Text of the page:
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I come from a fairly wealthy background, and am lucky enough to have parents who are both footing the bill for my tuition, as well as providing a very comfortable living stipend while I'm in school.

Without thinking much about it, I dropped a resume to be considered for one of several merit-based scholarships awarded each semester by my college. Short story short, I've been awarded a partial scholarship for next semester, but I've come to wonder whether it's ethical to accept it.

On the one hand, the criteria for the scholarship makes me as deserving is anyone, and that's of course why it was awarded to me. But I can't help but wonder if that doesn't ring a bit hollow. I don't even have to work while I'm in school, and am starting to feel as though I'd be taking the money out of the pocket of someone in a rougher spot.

It may be worth noting that my parents consider this money earned by me, and will simply pass any tuition savings directly to me in cash.

Is there a generally accepted view on this one?

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    This is specifically a merit based scholarship. Since these are intended to reward good academic work, there's no reason not to take the money. There are also separate need-based scholarships. – Jim Conant Apr 9 '15 at 0:02
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    Whatever the outcome, I admire your scruples! – Moriarty Apr 9 '15 at 6:58
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    In academia, scholarships give you more than just money. The CV points could (directly or indirectly) affect things like your chances of getting a research grant, which would affect your institution, any students/post-docs you might hire... – Jessica B Apr 9 '15 at 7:29
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    Isn't it possible to take the credit of the award (the official transcript) without taking the money? Your college would probably be very happy to save some money. If it is not possible, there are many NGO that would benefit of that money... – Taladris Apr 9 '15 at 9:18
  • In case you decide to decline the award, you can still add it to your CV and state that you were "accepted for" rather than "awarded" the scholarship. Bringing up the topic in an interview will surely have a positive impact. – Mohamed Khamis Apr 14 '15 at 23:54
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Congratulations! It's your decision, but I think the most commonly accepted point of view is that it's totally fine to keep the money. One thing you could do with it, or with part of it, is to give back to a need-based scholarship fund or to any other worthy cause.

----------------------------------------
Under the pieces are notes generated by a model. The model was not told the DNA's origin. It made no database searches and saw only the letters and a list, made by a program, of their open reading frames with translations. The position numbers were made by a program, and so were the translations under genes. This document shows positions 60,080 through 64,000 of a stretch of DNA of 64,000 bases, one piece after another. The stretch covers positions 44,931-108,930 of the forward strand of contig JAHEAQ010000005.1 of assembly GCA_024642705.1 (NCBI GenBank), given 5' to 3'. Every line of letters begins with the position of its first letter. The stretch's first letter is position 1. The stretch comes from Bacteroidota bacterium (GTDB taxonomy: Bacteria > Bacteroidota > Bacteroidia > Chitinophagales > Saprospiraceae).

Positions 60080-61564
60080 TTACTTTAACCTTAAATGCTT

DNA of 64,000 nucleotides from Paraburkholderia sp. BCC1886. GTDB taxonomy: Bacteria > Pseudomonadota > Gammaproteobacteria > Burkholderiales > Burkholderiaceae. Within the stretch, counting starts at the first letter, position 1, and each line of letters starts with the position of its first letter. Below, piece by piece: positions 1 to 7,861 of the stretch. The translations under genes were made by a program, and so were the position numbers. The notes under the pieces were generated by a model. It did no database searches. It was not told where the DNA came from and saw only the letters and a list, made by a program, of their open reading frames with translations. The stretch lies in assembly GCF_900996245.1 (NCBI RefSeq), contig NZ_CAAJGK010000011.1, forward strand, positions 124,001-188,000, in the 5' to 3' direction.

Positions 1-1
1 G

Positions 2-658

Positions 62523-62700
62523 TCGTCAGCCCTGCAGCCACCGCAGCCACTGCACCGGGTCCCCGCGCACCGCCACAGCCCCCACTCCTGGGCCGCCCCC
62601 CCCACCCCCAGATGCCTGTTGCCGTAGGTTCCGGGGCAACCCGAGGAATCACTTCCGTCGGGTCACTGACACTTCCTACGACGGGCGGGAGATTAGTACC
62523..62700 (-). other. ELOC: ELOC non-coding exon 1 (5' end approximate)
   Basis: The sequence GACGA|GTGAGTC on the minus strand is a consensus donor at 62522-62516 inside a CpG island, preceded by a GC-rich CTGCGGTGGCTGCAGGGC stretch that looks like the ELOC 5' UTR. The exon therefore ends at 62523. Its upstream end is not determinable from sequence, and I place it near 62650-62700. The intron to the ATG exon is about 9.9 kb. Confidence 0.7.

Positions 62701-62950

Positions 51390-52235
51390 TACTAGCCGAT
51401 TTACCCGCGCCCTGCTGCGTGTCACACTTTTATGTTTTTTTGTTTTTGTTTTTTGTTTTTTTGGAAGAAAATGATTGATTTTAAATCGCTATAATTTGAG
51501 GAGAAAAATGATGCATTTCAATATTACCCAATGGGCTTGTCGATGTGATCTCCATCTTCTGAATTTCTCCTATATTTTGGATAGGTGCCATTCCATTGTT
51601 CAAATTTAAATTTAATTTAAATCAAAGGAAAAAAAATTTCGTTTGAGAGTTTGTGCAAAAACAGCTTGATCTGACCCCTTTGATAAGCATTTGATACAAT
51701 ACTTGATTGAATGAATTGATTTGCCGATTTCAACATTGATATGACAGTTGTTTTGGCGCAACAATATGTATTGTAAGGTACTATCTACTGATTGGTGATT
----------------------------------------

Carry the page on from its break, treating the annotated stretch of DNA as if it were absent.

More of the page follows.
Also, at least in the US, it is common for universities to solicit donations from alumni, so if you so choose you will have an opportunity to 'pay it forward' after you graduate.

Again, congratulations!

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    If you do decide to channel the money to a non-profit organization (such as university), consider tax implications of taking money (which becomes your income) and then giving it away. You might come away poorer as result. – Boris Bukh Apr 9 '15 at 1:48
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    @Boris: Maybe, maybe not. In the US at least, scholarships that are only used to pay for tuition and related fees are not taxable income. – Nate Eldredge Apr 9 '15 at 4:43
  • @BorisBukh Depending on one's financial situation, contributions to charity may also be deductible from one's income for tax purposes. – Andreas Blass Apr 26 '16 at 23:22
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I think it's healthy to ask yourself this question, regardless of the decision you come to. One aspect you may not have considered:

Since your parents have decided to pass on these scholarships directly to you, you will have a huge incentive to maintain a record of academic excellence. (Indeed, studying for classes might be the best-paying job you can find!) Neither your university nor your family would be unhappy if this was the result.

Personally, I'm sorry to say that when I was in college there were many merit-based scholarships that I was too lazy to apply for, even though (for specific personal reasons) I would have been an extremely competitive candidate. The most important consequence of my laziness was that my family, who made great sacrifices to support me to go to college, bore a greater burden than they should have; as an adult I am ashamed of this and I regret it terribly. But another consequence was that when it came time to graduate, I had no practice in applying for anything: I had never written a resume or CV, I did not have many faculty members who could write letters on my behalf, and most fundamentally, I had no idea how to portray myself as a desirable candidate for an internship, a fellowship, or a job. Even though the first consideration may not apply to you, this one very well might.